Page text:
As part of the PerfectLearn project I am building an on-device topic maps engine (ported to both Android and iOS). For testing purposes, I decided to import the King James Version (KJV) Bible into a PerfectLearn-compatible topic maps format which in turn can be exported to a SQLite file format for subsequent use by the on-device topic maps engine.
The video below shows the navigation of the KJV Bible starting at the “root” navigation topic and successively drilling down until finally reaching Genesis Chapter 1 and Genesis Chapter 2, respectively.
Both the Android and iOS versions of the topic maps engine will be compatible in terms of their models (that is, the data entities, including topics, occurrences, associations, base names, and metadata) and API (for example, putTopic, getTopic, getAssociation).
The topic maps engine has a low memory footprint, is thread-safe and has the full expressive power of topic maps including (but not limited to) scopes, multilingual support (that is, multilingual base names, occurrences, and metadata), and full text search.
Topic maps technology is an “enabler” in terms of what it allows you to build. Specifically, on-device topic map engines can form the basis of a wide range of different app types. Many app categories are perfect targets for both external and (especially) on-device topic map-based solutions, including (but not limited to):
- Books & Reference
- Bible apps
- Instruction manuals
- Reference guides
- Compiled and curated content for learning purposes
- Travel & Local
- Destination marketing apps
- News & Magazines
- Libraries & Demo
- Note taking apps (for example, Evernote)
Finally, (on-device) topic maps engines make for a compelling use case in Glassware.
Update (January 15, 2014): Some people have asked what makes an on-device topic maps engine compelling. Well, one of the most requested features of mobile apps is the ability to function without internet access. On-device topic map engines allow you to do exactly that without sacrificing any advanced capabilities. In addition:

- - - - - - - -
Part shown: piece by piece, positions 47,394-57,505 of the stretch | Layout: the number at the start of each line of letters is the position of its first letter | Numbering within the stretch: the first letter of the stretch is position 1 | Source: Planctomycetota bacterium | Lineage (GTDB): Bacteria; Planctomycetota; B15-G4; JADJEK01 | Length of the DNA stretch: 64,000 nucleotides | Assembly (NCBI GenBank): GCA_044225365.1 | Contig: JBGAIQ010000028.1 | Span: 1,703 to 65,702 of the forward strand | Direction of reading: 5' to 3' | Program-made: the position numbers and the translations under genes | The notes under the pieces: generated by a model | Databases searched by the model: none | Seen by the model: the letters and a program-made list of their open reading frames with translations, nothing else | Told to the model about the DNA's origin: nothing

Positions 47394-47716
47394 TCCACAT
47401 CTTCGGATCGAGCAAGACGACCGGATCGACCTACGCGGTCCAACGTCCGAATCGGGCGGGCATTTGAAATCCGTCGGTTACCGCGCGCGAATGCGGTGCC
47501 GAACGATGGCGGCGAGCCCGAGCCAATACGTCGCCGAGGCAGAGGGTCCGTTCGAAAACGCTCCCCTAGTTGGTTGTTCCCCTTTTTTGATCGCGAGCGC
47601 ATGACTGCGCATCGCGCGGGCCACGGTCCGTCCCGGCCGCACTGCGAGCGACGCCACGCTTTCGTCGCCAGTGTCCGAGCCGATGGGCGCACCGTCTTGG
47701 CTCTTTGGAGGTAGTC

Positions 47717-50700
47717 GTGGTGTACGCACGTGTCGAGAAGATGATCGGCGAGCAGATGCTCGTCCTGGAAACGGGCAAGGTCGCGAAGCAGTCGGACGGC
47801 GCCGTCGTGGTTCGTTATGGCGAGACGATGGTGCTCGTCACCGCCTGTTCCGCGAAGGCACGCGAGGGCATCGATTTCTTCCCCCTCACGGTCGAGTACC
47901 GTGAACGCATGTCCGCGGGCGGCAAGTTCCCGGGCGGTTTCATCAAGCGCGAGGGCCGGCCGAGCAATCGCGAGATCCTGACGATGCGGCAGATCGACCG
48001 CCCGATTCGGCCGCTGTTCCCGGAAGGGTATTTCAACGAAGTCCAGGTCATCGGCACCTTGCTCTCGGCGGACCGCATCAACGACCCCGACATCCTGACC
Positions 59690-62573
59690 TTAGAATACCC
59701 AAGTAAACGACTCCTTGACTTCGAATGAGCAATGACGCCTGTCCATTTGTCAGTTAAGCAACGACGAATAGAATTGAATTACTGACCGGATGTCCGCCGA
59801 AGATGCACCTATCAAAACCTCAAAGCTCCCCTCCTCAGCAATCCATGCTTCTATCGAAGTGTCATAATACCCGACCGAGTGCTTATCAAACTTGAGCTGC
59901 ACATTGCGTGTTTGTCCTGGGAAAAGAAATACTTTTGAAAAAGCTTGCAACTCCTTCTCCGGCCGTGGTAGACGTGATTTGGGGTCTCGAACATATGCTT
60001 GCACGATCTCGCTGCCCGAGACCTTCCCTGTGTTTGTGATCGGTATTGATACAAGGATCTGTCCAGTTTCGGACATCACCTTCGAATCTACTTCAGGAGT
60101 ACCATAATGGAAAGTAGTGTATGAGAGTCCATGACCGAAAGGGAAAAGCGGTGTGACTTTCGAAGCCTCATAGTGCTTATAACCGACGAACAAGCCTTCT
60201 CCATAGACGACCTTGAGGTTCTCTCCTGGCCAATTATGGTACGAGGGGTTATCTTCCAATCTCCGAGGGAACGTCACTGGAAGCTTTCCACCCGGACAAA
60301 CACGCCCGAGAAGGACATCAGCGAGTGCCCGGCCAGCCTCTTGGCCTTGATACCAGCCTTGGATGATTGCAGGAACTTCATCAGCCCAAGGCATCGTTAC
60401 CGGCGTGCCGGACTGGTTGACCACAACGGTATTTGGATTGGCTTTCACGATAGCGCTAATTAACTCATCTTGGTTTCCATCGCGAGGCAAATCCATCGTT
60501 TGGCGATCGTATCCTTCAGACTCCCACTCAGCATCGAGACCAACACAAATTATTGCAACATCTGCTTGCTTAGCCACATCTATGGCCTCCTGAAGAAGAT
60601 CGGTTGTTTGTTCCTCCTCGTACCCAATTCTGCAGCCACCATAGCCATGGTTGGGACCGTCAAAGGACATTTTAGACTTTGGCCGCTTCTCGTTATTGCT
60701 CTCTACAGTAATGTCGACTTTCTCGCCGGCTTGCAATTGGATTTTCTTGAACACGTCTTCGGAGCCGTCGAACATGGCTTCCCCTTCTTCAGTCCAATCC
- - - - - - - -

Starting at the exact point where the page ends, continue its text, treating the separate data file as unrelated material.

- In many (developing) countries, sporadic internet access allows people to download your app but not to actually interact with the app’s content / functionality in a consistent manner, resulting in a degraded user experience.
- When (open) WiFi access is not available, expensive mobile data plans make off-line content delivery platforms attractive.
Furthermore, having an on-device topic maps engine does not imply that the content on the device would not be (periodically) updated. Ideally, an app determines (on startup) if it has network access and if it does it subsequently checks for new content. If new content is available, it downloads and updates the topic map store with the new content.
As a sidenote, if you watched the video you will have noticed that the navigation lists are unordered. That is because I have not implemented any sorting on the item objects, yet. Secondly, the retrieval of associations is sometimes quite slow which is due to the app running on an emulator (which are notoriously slow) in combination with some unoptimised code in the topic map engine.
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